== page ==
Growing up as a Nintendo fanboy, playing RPGs was always a struggle. RPGs weren't exactly plentiful on the Nintendo 64 and GameCube, and with limited time on my console during school nights, I had to make the most of my time, and grinding for experience wasn't necessarily how I wanted to unwind after school. In those days, it was nigh impossible to be an RPG fan with just a Nintendo console.
Fast forward a couple of console generations, and the Nintendo Switch has become my go-to console for RPGs and is responsible for reviving my interest in the genre. So how did Nintendo go from an RPG wasteland to one bubbling with one of the most diverse RPG catalogs on the market, with hardly a AAA RPG insight? Thanks to a combination of ports, a focus on smaller, more niche RPGs, and some stellar output from the Big N themselves has positioned the Nintendo Switch as an RPG heavy hitter.
Nintendo levels up
Once upon a time, an RPG on a Nintendo console was as rare as a legit Star Fox sequel, but since those dark days, Nintendo has made a full 180, and its output on the Switch has been nothing short of amazing. Fire Emblem: Three Houses, Paper Mario: Origami King, and Xenoblade 2 are some of the best entries in their respective franchises, while Nintendo made efforts to publish Square Enix's Dragon Quest XI S: Echoes of an Elusive Age, Octopath Traveler, and the upcoming Bravely Default 2.
While Nintendo has historically received support from its fellow developers in the east, it was often ignored by Western developers, a trend that has changed for the better on the Nintendo Switch. While they didn't deliver new experiences per se, games like Diablo III, Witcher 3, Skyrim, and Outer Worlds saw solid ports that delivered a complete game experience whether you're playing docked and not.
The Switch's portability made these games so accessible to me, as I'm sure others are in the same boat. Sure, the games may not have looked as good as they did on other consoles, but being able to play on the go without sacrificing any of the gameplay helped me sink hours into games I would abandon if I had to play normally.
Smaller games take center stage
While first-party Nintendo titles are almost always worth Switch owners' time and attention, I'd hesitate to call their RPGs AAA titles. That's not a dig at their quality; oftentimes, Nintendo doesn't necessarily blow the budget on high-profile marketing or exceptionally high-end graphics. But not having a huge RPG at the forefront allows a lot of smaller RPGs to breathe and find an audience they wouldn't normally reach.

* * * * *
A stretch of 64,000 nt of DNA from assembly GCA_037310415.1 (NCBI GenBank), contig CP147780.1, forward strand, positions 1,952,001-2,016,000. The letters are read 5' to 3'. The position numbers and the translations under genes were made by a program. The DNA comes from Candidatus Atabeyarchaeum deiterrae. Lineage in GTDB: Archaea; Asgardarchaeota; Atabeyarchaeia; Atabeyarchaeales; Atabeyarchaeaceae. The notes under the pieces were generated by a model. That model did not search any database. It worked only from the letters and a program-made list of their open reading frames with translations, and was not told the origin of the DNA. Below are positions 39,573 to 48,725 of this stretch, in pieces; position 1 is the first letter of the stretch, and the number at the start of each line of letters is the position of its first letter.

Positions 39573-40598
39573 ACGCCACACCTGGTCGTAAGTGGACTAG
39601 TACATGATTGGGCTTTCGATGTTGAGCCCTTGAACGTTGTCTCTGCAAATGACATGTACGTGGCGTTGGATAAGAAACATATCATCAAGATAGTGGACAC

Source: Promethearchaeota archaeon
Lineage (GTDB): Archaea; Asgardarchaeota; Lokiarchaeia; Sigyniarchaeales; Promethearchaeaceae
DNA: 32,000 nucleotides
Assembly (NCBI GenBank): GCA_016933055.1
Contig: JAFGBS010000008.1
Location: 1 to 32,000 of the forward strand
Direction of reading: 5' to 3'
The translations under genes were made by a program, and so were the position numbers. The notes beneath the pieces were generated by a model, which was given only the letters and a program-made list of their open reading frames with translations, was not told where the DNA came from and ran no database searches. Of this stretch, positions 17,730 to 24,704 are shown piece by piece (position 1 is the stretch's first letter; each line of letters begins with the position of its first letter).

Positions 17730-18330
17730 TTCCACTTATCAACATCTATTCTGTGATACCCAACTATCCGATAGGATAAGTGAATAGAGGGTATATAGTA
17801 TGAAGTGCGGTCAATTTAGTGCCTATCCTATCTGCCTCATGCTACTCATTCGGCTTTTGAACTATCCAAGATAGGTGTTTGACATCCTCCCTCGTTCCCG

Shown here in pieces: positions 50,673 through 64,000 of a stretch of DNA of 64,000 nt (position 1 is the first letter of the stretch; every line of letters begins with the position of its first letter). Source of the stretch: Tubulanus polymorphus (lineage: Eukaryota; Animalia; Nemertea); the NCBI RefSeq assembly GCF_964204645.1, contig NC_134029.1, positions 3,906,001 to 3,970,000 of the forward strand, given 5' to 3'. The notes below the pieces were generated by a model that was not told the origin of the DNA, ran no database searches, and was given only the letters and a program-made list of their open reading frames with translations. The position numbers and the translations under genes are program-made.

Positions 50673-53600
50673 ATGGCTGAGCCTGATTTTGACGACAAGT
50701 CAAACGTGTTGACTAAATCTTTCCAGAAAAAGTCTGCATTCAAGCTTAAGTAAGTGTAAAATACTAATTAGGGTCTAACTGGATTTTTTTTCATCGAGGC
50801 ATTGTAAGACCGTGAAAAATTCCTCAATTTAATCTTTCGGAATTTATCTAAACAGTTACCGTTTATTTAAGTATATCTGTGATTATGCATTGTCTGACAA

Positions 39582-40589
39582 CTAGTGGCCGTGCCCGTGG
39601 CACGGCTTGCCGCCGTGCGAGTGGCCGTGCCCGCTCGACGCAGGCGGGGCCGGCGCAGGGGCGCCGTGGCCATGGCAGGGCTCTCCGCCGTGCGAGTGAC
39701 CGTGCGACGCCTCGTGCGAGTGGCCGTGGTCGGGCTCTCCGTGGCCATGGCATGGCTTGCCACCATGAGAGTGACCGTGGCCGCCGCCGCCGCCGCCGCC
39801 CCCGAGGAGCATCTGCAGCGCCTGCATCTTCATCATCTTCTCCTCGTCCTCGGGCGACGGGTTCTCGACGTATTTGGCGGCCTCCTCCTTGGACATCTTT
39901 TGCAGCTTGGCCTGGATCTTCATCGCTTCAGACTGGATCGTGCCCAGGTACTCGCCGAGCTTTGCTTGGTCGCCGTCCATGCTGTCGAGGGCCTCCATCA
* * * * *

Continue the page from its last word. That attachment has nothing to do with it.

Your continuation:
Many low-budget niche RPGs have their way onto the Switch and into my library. Games I'd normally ignore on other consoles, either because of outdated visuals or a niche publisher, stand out on the system. I never would've played Ys 8: Lacrimosa of Dana if not for the Switch, and now I'm a fan of the series. The same can be said for games like Disgaea, Rune Factory, or The Legend of Heroes: Trails of Cold Steel. Without a high profile RPG in the way, I found a bounty of smaller RPGs to enjoy. Finally seeing the forest for the trees, in a way.
Remasters, remakes, and ports
Nintendo's first-party output might propel the Nintendo Switch's success, but it's the ports for the console that bolster it. The Switch allowed me to catch up on many of the RPGs I missed during the Wii era, like Ni No Kuni and Tales of Vesperia, while also delivering full-blown remakes like Xenoblade Chronicles: Definitive Edition. When I tire of the modern conveniences of today's RPGs, There are many old school RPGs to sink into, not to mention almost every modern Final Fantasy game is available.
The Switch became the perfect console for those who may have taken a break from gaming or missed out on certain games because of their console of choice.
Reunited, and it feels so good
Thanks to the Switch, I was able to finally finish Final Fantasy X, a game that alluded me for years, and in the same breath, sink over 270 hours into Xenoblade 2, a feat I probably would've never accomplished if it wasn't for the Switch's portability. I wouldn't have been able to get into Dragon Quest if I couldn't pick away at the story from my bed, putting the system on sleep mode when I was too tired to continue. The Switch is perfectly made for playing RPGs, and there's no doubt about it.
With both Joy-Cons planted against my chest like a Nintendo-branded defibrillator, my love for RPGs sprang to life. Playing an RPG on the Switch feels almost like settling into a good book. There's something so appealing and so comfy about laying on the couch with your Switch and digging into a new RPG, and when Shin Megami Tensai V, Cris Tales, and Bravely Default 2 arrive this year, that's exactly what I'm gonna do.